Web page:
The vast popularity of the Shiba Inu in Japan couldn’t protect it from almost extinction during the Second World War. The outburst of distemper in 1952 also impended the breed’s survival. In the subsequent years only three lines of the breed managed to outlast the war. To re-establish its former number and status, local breeders has resorted to breeding two separate types of the Shibas: one, a thickset and big-boned discovered in mountainous region and used for hunting purpose; other, a long-legged kind detected in other areas of Japan. One can notice those differences in the puppies of different litters even today.

Developed as a hunter, the Shiba Inu is now predominantly used as home pet both in its homeland and in America. The American Kennel Club (AKC) recognized this breed in 1993.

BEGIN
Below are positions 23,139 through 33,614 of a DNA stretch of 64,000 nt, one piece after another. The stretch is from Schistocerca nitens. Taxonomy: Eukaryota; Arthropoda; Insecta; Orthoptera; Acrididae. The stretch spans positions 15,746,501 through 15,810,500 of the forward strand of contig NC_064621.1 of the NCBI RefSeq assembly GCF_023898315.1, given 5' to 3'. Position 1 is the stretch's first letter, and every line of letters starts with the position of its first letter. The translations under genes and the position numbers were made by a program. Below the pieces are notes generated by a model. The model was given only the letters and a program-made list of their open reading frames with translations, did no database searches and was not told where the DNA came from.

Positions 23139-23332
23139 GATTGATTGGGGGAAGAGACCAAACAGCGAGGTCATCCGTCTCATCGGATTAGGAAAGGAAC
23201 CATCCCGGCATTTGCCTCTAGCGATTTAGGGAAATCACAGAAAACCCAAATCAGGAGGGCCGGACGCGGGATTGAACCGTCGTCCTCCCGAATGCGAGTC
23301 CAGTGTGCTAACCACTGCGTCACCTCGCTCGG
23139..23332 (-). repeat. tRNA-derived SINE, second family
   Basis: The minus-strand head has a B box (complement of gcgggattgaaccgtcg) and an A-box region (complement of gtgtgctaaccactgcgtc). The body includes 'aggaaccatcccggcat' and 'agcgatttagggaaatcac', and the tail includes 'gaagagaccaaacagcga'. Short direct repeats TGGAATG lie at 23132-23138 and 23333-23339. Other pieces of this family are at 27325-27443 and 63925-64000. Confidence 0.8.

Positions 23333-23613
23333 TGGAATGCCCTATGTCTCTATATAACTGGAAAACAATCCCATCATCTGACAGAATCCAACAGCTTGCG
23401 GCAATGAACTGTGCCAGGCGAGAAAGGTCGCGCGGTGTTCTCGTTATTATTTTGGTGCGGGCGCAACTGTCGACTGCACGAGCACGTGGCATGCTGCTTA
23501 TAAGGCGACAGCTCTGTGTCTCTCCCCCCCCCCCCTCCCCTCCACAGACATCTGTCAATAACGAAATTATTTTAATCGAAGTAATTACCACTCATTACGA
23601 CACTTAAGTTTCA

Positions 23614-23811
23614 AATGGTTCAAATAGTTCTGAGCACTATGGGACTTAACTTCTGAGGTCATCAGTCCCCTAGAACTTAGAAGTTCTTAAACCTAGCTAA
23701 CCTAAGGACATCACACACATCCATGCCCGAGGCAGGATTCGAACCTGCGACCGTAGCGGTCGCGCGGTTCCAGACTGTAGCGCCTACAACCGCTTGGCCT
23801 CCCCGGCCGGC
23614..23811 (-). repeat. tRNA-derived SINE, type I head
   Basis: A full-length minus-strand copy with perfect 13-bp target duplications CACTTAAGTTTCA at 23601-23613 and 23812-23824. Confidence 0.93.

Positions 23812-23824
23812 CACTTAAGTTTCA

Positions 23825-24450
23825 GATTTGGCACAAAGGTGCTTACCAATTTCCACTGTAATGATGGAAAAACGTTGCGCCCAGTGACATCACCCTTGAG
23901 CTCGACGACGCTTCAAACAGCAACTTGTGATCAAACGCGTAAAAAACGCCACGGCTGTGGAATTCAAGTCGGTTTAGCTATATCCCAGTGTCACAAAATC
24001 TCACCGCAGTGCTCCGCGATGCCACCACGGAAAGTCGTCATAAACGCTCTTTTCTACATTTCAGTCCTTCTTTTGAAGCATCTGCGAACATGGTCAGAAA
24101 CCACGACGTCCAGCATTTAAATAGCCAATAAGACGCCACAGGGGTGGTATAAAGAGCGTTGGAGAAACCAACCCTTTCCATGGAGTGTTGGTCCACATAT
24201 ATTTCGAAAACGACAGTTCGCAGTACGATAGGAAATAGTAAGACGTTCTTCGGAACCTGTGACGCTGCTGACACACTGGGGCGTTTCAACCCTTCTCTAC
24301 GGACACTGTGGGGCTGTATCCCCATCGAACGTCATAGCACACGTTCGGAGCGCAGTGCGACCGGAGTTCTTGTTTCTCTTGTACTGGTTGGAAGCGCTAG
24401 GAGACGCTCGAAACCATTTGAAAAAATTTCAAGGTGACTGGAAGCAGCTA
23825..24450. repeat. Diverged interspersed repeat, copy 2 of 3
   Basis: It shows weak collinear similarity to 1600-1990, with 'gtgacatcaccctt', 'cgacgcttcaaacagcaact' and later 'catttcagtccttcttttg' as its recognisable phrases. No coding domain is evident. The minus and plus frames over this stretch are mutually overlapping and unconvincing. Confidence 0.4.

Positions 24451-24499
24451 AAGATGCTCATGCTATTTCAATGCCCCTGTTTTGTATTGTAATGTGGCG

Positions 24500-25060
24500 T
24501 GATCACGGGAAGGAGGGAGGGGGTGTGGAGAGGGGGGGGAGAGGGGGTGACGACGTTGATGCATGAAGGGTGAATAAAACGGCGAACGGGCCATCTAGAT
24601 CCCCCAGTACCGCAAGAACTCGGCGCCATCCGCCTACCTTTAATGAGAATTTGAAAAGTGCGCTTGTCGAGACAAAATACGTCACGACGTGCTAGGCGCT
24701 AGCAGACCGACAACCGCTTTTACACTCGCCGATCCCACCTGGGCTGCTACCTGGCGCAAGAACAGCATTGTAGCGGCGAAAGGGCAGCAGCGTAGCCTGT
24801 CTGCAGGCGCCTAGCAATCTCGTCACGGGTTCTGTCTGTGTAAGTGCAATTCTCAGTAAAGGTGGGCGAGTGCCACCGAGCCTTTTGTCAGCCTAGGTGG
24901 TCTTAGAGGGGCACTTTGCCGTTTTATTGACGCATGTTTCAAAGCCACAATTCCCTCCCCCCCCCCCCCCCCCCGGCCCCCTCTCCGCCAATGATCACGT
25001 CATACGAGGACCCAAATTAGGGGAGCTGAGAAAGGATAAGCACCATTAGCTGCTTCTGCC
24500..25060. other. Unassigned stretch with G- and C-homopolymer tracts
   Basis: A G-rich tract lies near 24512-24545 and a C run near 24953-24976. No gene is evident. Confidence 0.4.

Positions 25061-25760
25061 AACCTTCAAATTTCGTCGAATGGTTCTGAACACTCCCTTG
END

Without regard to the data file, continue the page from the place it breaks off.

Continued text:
Temperament
The Shiba Inu is a vivid replica of the primitive breed and has a strong and independent character. Its manners are very cat-like so the dog prefers to avert physical contacts and on the whole behaves somewhat restraint. Being affectionate and bold, this dog usually chooses one person as a master. The breed inherited from the wolf strong possessive instinct. Sharing is not for «greedy» this dog. Once it claims its right on something like spot on the sofa, food, mate, backyard it won’t hesitate to bite to defend it.

The Shiba Inu acts pretty aloof in the presence of strangers. The detachment can outgrow in outright aggression if the dog wasn’t appropriately socialized. The breed won’t tolerate an unknown person in its personal space and may bite even when he only tries to pet it. Vigilant Shiba Inu will make a wonderful watchdog though it lacks size and aggression to become a good guard dog.